Ed Kilgore is a contributing writer to the Washington Monthly. He is managing editor for The Democratic Strategist and a senior fellow at the Progressive Policy Institute. Find him on Twitter: @ed_kilgore.

Comments

  • max on February 26, 2013 10:54 AM:

    And I’m not among those who think the moans emanating from various trees struck by sequester lightning will necessarily convince congressional Republicans to back off and cooperate with Democrats in fixing selected appropriations levels when the continuing resolution runs out next month.

    This comes down to who blinks first. If we must have cuts (why?) then we should do it in a way that inflicts maximum pain on those guys, because that's what they're trying to do to us.

    The only people who will be pleased by the sequester are ideologues who view the beneficiaries of public-sector programs as “takers,” and who actively enjoy their pain.

    The notable thing is that they've so far rerun every play (in minor variation) from the Gingrich playbook with almost exactly the same results. So I am thinking they should keep it up, and maybe go ahead and pony up impeachment.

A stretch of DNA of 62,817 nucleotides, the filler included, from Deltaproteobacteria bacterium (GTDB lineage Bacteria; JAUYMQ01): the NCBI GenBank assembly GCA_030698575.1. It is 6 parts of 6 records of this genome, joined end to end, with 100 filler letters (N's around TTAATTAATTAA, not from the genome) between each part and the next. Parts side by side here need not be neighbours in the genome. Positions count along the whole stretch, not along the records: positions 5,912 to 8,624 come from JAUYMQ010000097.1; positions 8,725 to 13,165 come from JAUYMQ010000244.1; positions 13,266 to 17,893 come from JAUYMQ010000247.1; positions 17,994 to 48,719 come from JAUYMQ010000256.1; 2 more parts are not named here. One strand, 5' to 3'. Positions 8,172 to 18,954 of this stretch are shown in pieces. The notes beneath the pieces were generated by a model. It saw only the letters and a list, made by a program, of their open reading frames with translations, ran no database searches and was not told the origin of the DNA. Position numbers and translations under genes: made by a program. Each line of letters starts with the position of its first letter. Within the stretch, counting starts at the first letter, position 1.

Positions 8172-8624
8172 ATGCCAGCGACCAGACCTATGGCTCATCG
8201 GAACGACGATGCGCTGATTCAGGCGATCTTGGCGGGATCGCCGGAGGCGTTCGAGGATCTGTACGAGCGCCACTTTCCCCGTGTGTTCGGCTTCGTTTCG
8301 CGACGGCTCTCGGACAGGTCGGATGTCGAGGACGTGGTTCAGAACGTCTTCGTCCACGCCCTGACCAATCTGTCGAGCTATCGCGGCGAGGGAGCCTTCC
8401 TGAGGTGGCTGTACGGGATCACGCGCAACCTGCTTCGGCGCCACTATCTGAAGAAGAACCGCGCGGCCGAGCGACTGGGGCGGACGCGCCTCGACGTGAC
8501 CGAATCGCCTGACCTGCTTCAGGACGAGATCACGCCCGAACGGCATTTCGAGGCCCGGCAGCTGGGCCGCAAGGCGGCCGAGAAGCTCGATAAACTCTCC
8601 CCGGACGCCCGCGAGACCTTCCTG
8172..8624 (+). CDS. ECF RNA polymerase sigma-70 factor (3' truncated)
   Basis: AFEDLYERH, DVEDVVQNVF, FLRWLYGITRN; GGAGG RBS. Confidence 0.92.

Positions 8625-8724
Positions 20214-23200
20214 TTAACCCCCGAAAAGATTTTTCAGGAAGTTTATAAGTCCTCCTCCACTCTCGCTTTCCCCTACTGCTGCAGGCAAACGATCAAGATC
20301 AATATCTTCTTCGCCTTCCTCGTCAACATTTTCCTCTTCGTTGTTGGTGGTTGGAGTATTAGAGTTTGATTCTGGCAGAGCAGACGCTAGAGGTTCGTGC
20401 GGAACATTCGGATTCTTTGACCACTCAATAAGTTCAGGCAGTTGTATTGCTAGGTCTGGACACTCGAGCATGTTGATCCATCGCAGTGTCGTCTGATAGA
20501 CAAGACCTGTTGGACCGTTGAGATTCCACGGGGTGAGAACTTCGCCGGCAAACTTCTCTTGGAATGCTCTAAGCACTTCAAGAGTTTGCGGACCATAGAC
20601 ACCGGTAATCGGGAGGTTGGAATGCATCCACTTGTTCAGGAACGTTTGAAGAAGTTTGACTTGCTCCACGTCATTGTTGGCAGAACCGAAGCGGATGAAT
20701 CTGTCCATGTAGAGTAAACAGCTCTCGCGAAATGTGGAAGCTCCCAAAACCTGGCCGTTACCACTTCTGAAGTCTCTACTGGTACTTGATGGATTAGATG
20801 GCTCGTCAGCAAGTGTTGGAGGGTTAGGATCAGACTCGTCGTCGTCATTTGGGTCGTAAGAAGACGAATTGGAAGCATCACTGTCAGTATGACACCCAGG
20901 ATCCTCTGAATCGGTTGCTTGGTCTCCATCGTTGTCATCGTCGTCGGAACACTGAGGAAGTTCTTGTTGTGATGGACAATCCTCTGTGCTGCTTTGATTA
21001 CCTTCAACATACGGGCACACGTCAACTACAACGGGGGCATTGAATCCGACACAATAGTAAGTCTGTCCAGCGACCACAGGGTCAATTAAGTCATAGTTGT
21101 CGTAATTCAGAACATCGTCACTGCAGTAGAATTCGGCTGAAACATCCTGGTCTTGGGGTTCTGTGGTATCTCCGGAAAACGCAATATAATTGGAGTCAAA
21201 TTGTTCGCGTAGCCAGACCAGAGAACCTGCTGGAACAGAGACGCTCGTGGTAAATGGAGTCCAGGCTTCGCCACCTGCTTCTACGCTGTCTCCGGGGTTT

max
    ['I concur, sir.']

  • bleh on February 26, 2013 10:55 AM:

    The central chimera of American politics at present is that a stable (if slim) majority of voters dislike government spending in the abstract, but resist reductions in almost every identifiable category of government spending one they become concrete.

    The central problem of American politics is that American voters behave like ignorant cranky children, unable to comprehend even basic facts (like what government spends money on) or arithmetic, unwilling to admit any responsibility for the common good (or even for public resources they themselves use), and all too happy to believe in utterly preposterous notions (like cutting taxes reduces deficits), and that they are routinely encouraged in their ignorance and crankiness by an exploitive political class and its courtier media.

    "We have met the enemy, and he is us," and until Americans grow up politically, this will continue.

  • c u n d gulag on February 26, 2013 10:56 AM:

    Yes, but can the Republicans stop the car that they've pressed the "petal-to-the-metal on, before they drive their party off a cliff?